Sep 25 – 30, 2016
iHotel Conference Center
US/Central timezone

12 GeV CEBAF: Accelerator Systems and Polarized Beams

Sep 28, 2016, 12:00 PM
Illinois Ballroom

Illinois Ballroom

I. Future Plenary


Matt Poelker (Jefferson Lab)


The final nuclear physics experiments with “6 GeV CEBAF” were conducted in 2012 at which point
the accelerator complex was upgraded to double the beam energy and add a fourth experimental
hall. The accelerator upgrade was split into two periods, a six month period preceding the final 6 GeV
operations and an 18 month period post 6 GeV operations. Following completion of the upgrade work,
the new accelerator was commissioned over a roughly two year period during five distinct runs totaling
36 weeks of operation. Milestones for these commissioning periods focused on achieving incremental
success in different technical areas including learning how to simultaneously operate two cryoplants,
finding optimum operating parameters for new “C100” cryomodules that employ new RF control
systems, commissioning the new Hall D beam transport line, and multi-hall operation at the highest
passes using new 750 MHz separator cavities. During the final commissioning run, the linacs operated at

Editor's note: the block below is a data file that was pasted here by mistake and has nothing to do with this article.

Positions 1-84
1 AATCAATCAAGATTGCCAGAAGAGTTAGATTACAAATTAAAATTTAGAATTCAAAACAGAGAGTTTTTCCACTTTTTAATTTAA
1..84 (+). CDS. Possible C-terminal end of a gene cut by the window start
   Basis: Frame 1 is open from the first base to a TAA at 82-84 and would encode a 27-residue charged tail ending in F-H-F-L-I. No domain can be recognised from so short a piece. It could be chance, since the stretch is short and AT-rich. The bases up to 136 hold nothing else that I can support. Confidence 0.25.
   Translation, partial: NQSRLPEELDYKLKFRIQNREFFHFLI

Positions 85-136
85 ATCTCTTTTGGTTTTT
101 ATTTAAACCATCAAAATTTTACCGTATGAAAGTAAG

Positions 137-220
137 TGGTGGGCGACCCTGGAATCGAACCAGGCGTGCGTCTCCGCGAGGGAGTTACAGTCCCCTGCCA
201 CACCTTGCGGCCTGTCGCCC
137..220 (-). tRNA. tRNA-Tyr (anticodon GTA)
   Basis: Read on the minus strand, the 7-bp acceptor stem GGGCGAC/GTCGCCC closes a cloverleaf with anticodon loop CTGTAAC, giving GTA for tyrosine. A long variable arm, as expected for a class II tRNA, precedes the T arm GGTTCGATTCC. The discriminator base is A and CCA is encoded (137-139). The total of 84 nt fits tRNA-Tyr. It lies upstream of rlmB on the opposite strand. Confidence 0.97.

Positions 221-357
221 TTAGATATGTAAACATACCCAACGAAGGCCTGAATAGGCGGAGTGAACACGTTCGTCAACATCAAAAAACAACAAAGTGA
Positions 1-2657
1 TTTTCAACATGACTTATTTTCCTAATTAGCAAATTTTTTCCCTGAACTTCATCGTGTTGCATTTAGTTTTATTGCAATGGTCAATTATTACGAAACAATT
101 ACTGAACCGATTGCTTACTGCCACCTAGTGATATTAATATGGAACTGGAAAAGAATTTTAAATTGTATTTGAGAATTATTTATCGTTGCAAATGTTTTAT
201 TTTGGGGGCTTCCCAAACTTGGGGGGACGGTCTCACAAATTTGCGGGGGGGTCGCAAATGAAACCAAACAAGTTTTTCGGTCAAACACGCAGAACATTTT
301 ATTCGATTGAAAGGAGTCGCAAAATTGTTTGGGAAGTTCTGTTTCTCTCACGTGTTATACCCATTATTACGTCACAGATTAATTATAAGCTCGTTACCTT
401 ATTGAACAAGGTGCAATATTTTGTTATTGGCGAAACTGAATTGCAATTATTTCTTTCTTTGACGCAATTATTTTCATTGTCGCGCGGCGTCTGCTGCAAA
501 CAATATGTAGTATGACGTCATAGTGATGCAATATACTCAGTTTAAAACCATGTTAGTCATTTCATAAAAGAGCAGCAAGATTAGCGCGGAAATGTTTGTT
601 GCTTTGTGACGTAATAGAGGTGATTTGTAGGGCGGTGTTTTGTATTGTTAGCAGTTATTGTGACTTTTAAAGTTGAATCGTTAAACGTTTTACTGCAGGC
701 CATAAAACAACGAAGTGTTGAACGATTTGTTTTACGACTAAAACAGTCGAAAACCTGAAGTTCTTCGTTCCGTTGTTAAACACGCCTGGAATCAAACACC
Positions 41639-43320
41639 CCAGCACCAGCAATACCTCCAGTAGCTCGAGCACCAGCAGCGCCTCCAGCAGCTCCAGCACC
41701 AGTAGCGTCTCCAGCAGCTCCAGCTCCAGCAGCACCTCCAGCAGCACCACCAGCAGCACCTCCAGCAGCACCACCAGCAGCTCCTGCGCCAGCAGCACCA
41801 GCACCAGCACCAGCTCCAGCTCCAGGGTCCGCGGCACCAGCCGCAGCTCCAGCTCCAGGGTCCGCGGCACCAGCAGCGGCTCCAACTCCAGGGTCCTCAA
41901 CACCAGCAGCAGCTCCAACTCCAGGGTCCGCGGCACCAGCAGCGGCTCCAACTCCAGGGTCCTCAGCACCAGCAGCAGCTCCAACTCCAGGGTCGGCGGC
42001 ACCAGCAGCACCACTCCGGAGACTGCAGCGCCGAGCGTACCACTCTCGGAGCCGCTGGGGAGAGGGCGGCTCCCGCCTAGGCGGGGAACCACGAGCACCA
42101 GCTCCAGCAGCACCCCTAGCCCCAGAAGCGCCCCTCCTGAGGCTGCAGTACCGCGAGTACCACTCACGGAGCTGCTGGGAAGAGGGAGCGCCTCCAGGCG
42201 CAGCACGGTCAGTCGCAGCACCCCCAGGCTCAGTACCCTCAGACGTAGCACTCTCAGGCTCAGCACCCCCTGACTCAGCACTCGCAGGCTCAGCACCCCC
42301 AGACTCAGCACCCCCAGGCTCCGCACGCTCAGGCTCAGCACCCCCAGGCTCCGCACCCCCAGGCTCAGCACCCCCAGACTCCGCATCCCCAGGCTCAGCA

maximum design energy enabling 12 GeV beam delivery to Hall D and 11 GeV beam delivery to Hall A at
high average current. Fall 2016 saw the official start of the 12 GeV physics program, with nuclear
physics experiments performed at Halls A, B and D during an 11 week run. All of the halls received
polarized beam, although only Hall A required it. Polarization was high (> 80%) at 11 GeV eliminating
concerns that increased levels of synchrotron radiation at the higher passes would serve to dilute beam
polarization. The future holds challenges, notably, improving machine reliability and up-time, and
maintaining linac gradient. This talk presents a summary of the CEBAF 12 GeV Upgrade – successes and
setbacks – and future plans.

Presentation materials